Photo of Charles Chong from Straits Times

After being criticised by academics around the world for being a hypocrite, the Select Committee yesterday (Apr 17) hit back continuing their assault on Oxford historian Dr Thum Ping Tjin’s credibility. Chairman of Select Committee PAP MP Charles Chong wrote that the historian was misleading and dishonest, and that his testimonial on history is a “political piece”.

The PAP MP also denied that the Select Committee was intimidating, but MP Charles Chong was careful not to mention that no one else was subjected to a 6-hour interrogation.

You may read his reply in full here:

“In his written representation to our Committee, Dr Thum alleged that the Singapore Government is the chief source of fake news in Singapore. He specifically referred to Operation Coldstore, and charged that the founding Prime Minister of Singapore, the late Mr Lee Kuan Yew, was the primary liar.

Dr Thum is entitled to his views. But when he puts them before a Select Committee, he must expect to be questioned about them. And indeed Dr Thum wrote that he was willing to appear before us. It is therefore surprising that the letter suggests Dr Thum was questioned ‘without warning’.

The open letter also said that the Committee’s treatment of Dr Thum has wider implications for freedom of expression and academic freedom in Singapore. His response were misplaced.

more than 20 local and foreign academics had given oral evidence, several were questioned “at length” and some disagreed with members of the Committee.

All were forthright in their views and I would be very surprised if any of them were intimidated by the process. To be sure, individual members of our Committee did not always agree with the academics who gave evidence to us. But we all benefited from the learning they brought to bear on the questions before us. Legislators all over the world regularly have robust exchanges with witnesses, including academics. Mr Mark Zuckerberg, the CEO of Facebook, has just finished two days of questioning by US congressional committees. I do not understand why a special immunity is being claimed for academic historians.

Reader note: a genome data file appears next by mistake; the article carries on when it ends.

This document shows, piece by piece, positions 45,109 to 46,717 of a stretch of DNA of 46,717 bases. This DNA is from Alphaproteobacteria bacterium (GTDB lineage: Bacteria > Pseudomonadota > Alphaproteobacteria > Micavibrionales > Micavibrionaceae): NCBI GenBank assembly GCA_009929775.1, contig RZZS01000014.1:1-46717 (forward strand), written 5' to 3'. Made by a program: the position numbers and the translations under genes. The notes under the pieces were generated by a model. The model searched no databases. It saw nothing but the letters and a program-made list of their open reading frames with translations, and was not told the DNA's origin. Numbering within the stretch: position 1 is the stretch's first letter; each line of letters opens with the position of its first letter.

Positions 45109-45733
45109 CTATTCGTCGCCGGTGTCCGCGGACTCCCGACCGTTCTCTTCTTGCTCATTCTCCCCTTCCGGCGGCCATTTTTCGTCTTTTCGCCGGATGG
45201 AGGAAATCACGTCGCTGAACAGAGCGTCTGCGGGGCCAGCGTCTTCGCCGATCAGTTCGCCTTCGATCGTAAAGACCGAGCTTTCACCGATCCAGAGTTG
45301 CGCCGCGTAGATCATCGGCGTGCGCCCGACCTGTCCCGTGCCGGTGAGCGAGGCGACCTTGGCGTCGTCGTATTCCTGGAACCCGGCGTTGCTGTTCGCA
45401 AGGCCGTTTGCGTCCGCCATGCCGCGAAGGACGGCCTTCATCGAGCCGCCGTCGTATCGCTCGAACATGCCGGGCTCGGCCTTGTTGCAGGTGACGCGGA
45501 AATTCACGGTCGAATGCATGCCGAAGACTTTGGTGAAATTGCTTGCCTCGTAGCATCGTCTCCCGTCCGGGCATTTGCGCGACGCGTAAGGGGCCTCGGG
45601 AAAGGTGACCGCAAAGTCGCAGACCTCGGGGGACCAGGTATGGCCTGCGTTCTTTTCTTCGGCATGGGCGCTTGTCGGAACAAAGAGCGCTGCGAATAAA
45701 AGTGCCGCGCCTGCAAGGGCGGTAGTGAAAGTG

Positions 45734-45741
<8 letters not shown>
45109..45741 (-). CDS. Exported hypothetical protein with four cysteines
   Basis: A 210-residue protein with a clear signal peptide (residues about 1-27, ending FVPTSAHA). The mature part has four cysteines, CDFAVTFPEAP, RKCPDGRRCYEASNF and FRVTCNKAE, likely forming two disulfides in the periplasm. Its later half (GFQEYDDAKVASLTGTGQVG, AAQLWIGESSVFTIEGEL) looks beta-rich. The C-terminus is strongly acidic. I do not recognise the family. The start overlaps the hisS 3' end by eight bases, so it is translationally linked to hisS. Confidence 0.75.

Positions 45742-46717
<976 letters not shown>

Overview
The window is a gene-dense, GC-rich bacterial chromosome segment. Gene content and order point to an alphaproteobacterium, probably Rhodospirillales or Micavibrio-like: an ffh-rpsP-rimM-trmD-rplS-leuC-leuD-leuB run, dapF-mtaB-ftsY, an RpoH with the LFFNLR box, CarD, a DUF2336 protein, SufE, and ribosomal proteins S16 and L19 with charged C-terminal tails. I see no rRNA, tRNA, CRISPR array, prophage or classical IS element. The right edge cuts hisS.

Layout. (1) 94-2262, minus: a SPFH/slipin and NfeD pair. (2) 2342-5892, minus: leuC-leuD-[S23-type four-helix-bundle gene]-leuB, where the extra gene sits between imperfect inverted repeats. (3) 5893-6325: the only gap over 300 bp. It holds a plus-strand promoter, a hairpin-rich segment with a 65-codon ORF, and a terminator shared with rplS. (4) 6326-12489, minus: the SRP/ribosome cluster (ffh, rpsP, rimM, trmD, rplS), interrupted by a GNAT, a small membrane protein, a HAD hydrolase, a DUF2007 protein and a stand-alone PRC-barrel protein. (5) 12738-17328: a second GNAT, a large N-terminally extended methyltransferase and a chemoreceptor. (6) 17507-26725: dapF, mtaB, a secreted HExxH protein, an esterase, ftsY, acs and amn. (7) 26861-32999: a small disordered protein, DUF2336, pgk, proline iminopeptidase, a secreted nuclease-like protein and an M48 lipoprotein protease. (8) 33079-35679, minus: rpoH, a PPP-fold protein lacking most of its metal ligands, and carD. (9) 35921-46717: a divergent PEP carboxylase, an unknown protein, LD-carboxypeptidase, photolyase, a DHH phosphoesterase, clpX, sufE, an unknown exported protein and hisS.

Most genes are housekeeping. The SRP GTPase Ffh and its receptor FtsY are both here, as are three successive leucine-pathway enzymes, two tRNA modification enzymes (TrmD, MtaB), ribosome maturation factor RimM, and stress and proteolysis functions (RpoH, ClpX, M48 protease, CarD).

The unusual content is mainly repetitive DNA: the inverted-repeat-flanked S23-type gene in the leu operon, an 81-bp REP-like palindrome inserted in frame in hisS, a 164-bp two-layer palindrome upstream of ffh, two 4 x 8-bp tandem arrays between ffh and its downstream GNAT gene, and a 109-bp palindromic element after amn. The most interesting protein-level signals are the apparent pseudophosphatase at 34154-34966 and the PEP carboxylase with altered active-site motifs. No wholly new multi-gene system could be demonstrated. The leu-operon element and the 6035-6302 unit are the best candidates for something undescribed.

It was Dr Thum who chose to use the Select Committee on deliberate online falsehoods to make a political point about Operation Coldstore – a security operation that took place 55 years ago before the Internet existed.

Having done so, he cannot then plead that his claims should not be questioned, or that he should not be judged on his answers.

It was not an academic dissertation but a political piece. There is nothing wrong with political activism in itself. But it is odd to make political points – as Dr Thum did – and then hide behind the shield of academia when questioned.

The authors of the open letter, who were not named, to look more carefully at the actual answers Dr Thum gave at the hearing, noting that the historian had made a number of concessions. He had agreed that his writings were misleading in parts, that he had not read the writings of some former leaders of the Communist Party of Malaysia, and that he had disregarded the views of Malayan Communist leader Chin Peng.

These concessions substantially undermined his thesis that Operation Coldstore was launched purely for party political advantage. As the letter points out, none of us on the Committee are trained historians. We only read Dr Thum’s written representation when it came in in February. We asked him to defend a claim that he had put to us,” he added.

If Dr Thum could not defend his claims under questioning, surely this must reflect on the quality of his writings and research, not the process?”